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Shorter school weeks in Klamath Falls?

April 12, 2010

There’s a report in the paper that the Klamath Falls (Oregon) School District is considering  shortening the school week as a cost-cutting measure.  This is only one of the proposals being considered, but if it is adopted, students in the district would attend schools Monday through Thursday, only. The rationale is this would save roughly $6.3M over the course of the year.

Now, of course, you can’t just drop a day out of the school week.  So, the plan is to lengthen the remaining four days to ensure they can still meet Oregon State’s hourly requirements.

Teachers have already commented that this really won’t appreciably affect their workload.  Classified support staff are already concerned because it will mean nearly 400 employees will have a day less of work a week.

Ok, so, what constituency is totally missing in this article I read:  nowhere does it say anything about impact on students, on their learning.  Also, it doesn’t say much about the impact on parents who now have to plan to have kids home one full day each week. The net effect there is working parents will have to find a way to stay home with their kids for that time, put them in daycare/child care and/or there’ll be more latch key kids.

But as far as student learning is concerned, arbitrarily lengthening the school day may not be the right thing to do, particularly for the youngest students.  If 7 hours need to be redistributed to the remaining four hours in the shortened week, students will be in school roughly 2 hours longer every day.  It may not seem like much, but there is only so much you can cram into a young head at once.  And, what about the impact on things beyond school that kids would be doing after the end of a “normal” school day? When would sports happen?  How about homework?  And, then there’s just the “end of the day” routine that families need to go through like coming home, getting dinner on the table, possible chores or other activities.

For some kids, it may not mean much of a daily impact — those that are in before/after care anyway.  Instead of activity time or study time at the local YMCA or other after-care program/provider, they’re just in school longer, but there’s no downtime for them now.

There will be proponents that will say, “Great! We need more learning time in the classroom so days SHOULD be longer,” but that logic just doesn’t hold up. Iif we go with the conventional data and studeis that shows a good deal of classroom time is lost anyway because of classroom discipline and student behavior issues, we’ll just lose more of that to the lengthened day.  Losing 20% of a 8 hour day, on average, means we’re losing 2 hours out of each day — in other words, essentially those extra hours that we have to tack on to make the “mandated hours” work. (Yes, I know we’d be losing them over the course of a 5-day school week anyway, but a longer day is also prone to less quality time anyway due to student fatigue and loss of attention span.)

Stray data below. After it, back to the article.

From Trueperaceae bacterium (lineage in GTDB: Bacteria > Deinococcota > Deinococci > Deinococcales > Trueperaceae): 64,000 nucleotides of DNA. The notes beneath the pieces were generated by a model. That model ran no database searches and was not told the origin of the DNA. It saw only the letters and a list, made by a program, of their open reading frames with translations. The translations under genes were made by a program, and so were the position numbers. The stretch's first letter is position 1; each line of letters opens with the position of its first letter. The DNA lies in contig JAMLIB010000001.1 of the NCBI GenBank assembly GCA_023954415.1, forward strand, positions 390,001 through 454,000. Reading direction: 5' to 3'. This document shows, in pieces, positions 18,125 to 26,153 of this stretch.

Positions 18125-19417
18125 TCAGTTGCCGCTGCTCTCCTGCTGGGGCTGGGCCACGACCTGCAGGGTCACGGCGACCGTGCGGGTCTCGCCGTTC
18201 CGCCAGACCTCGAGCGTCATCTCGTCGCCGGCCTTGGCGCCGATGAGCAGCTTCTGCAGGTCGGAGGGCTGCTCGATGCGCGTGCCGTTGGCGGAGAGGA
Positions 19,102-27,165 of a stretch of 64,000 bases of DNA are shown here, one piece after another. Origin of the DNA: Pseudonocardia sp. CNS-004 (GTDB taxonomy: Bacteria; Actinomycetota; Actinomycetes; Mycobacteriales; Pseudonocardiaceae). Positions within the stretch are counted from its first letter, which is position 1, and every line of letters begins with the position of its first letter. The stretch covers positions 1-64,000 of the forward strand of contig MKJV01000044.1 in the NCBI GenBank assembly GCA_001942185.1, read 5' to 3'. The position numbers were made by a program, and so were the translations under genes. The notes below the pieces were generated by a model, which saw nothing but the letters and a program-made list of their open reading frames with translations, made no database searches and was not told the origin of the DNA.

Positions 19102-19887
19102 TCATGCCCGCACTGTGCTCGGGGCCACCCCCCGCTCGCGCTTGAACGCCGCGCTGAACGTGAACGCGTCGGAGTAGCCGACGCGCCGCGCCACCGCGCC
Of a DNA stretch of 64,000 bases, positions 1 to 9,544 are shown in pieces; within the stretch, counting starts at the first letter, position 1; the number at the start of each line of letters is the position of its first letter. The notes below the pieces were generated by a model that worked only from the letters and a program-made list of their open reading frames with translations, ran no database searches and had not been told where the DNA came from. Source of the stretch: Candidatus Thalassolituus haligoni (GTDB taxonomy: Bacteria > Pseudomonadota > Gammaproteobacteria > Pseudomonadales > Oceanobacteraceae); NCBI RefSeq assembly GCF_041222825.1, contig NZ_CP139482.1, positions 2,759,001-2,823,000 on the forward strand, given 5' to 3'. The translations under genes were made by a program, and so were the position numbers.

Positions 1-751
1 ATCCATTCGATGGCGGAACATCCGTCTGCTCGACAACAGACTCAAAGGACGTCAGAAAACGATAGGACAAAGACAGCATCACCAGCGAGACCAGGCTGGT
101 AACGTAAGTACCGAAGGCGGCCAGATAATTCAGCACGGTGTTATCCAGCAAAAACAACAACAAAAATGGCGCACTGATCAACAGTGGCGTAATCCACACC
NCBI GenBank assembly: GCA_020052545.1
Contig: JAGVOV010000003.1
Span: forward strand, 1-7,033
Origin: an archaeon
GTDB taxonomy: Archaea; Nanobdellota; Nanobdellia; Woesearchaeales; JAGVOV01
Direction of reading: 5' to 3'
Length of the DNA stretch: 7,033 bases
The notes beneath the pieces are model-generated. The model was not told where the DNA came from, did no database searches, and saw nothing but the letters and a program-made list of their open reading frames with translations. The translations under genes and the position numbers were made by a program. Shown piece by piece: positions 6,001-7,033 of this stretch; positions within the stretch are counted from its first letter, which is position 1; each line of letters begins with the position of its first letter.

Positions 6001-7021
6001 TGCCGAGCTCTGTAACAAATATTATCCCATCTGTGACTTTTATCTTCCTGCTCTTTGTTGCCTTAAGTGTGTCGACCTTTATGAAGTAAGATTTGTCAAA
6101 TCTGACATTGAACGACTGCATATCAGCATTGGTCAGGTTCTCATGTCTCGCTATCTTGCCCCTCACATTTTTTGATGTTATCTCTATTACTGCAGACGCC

Well, you might say we could give the students more or longer breaks — again, sounds like a good idea but then we have to make up for that additional time somewhere. So, to accommodate “breaks” we insert another 1/2 hour or so into the day — now kids are there for 8.5 hours, in which really only 6 hours or so (best case) is actually available for learning.

My point in this is, while on the surface it sounds like shortening the school week sounds like a reasonable plan, my guess is not all the ramifications have been considered. We have a history of that in the school system where we just look at the immediate problem — the need to cut budget — without really looking into what the other impacts might be.  One way to restore active budget to the schools is reducing absenteeism (I don’t know if this is a problem for Klamath Falls, but it is in many areas) or reducing the money lost on teacher attrition, even increasing productivity in the classroom. THAT, in and of itself, can save an average school district MILLIONS and it’s not ever something that is considered or at least it never appears in the press or in school reports.

As readers of this blog know, I tend to have a pretty simple approach whenever someone proposes a solution:  I always lead with the question, “What is the problem we are trying to solve?”  And if student learning has to suffer, the proposed “solution” isn’t really much of a solution at all. There are better and easier ways to save money — money that’s already in the system, — and with better outcomes for everyone, including teachers, classified staff, support staff…oh, yeah…and the students, too. THAT is a “solution.”

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